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Panel to submit report on merger of rail, general budgets

A panel to examine the issue of merging rail budget with the general budget is likely to submit its report within 10-15 days. The report is being finalised and will be submitted to the Finance Minister in the next 10-15 days, sources said.

Panel to submit report-AV

The government last month constituted a 5-member committee comprising senior officials of the ministries of finance and railways to work out the modalities for the merger.

Once the report is submitted, Finance Minister Arun Jaitley will take a call on whether to break the 92-year old tradition of presenting a separate Rail Budget, by merging it with the Union Budget, sources added.

Earlier this year, a committee headed by NITI Aayog member Bibek Debroy, in a report titled ‘Dispensing with the Railway Budget’, recommended that the two budgets should be merged.

Last month, Railway Minister Suresh Prabhu had said, “I had written to Finance Minister Arun Jaitley for merger of the Rail Budget with General Budget. This will be in the Railway’s interest and also in the nation’s interest. We are working out the modalities.”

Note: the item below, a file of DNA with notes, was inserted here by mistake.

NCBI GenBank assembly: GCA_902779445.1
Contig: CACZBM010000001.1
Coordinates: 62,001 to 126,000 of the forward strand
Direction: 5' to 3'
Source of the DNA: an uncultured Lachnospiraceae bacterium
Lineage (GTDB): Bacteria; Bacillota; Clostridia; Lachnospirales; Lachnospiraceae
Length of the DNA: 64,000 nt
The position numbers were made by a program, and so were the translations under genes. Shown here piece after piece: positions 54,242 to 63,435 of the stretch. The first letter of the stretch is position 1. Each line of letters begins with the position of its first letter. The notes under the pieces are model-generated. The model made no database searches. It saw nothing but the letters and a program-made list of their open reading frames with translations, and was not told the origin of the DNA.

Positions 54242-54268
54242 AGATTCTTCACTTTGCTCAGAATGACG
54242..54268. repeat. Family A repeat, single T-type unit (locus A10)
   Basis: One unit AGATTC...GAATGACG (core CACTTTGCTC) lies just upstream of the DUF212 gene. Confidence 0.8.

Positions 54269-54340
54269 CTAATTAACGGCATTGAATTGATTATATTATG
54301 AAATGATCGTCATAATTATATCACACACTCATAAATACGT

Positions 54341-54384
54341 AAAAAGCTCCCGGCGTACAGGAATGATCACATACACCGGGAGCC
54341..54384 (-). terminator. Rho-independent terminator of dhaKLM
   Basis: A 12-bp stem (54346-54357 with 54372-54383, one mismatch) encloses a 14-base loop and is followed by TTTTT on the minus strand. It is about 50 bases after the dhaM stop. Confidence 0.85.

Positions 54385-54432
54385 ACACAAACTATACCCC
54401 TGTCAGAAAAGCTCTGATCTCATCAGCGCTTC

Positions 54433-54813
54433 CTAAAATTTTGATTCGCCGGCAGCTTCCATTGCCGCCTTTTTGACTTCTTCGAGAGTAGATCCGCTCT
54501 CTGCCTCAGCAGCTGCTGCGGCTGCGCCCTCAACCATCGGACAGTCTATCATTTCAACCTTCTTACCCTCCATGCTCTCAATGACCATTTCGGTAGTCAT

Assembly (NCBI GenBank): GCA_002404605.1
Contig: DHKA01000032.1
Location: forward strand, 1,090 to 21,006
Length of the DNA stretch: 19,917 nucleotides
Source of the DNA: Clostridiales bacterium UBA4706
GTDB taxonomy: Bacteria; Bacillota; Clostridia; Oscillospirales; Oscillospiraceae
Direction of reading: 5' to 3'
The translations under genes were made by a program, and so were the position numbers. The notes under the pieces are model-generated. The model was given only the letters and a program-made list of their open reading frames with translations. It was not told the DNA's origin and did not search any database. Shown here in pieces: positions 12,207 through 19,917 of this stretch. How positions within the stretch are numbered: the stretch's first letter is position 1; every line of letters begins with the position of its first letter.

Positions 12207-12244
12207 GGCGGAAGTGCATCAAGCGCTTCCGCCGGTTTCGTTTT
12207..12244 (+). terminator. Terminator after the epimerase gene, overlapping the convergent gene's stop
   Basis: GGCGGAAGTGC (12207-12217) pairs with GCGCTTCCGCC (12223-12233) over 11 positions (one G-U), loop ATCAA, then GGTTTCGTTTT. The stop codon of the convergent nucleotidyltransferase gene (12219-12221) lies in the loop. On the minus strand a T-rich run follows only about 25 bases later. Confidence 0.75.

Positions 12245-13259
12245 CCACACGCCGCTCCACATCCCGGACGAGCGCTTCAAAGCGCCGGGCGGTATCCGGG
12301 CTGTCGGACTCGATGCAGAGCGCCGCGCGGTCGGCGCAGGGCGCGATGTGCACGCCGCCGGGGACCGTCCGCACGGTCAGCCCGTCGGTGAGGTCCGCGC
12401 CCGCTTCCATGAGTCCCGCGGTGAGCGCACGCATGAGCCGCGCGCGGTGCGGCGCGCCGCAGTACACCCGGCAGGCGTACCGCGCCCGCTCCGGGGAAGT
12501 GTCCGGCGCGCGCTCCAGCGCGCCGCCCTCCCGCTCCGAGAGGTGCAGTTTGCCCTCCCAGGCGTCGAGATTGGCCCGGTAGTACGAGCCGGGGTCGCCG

The public sector behemoth has to bear an additional burden of about Rs 40,000 crore on account of implementation of the 7th Pay Commission awards, besides an annual outgo of Rs 32,000 crore on subsidies.

Besides, the delay in completion of projects resulted in cost overrun of Rs 1.07 lakh crore and huge throw-forward of Rs 1.86 lakh crore in respect of 442 ongoing rail projects. If the merger happens, Indian Railway will get rid of the annual dividend it has to pay for gross budgetary support from the government every year.

The merger of the two budgets is unlikely to create any issues, since it only entails an additional demand for grants for railways once it is merged with the Union budget. The merger of the two budgets will be procedural in nature and won’t have any impact on the government’s budget calculations.

However, the move is expected to have political implications as almost every Railway Minister, particularly in coalition governments, has addressed his constituency by way of new trains and projects. The keenly sought after Railway Ministry is likely to lose much of its sheen if merger happens.

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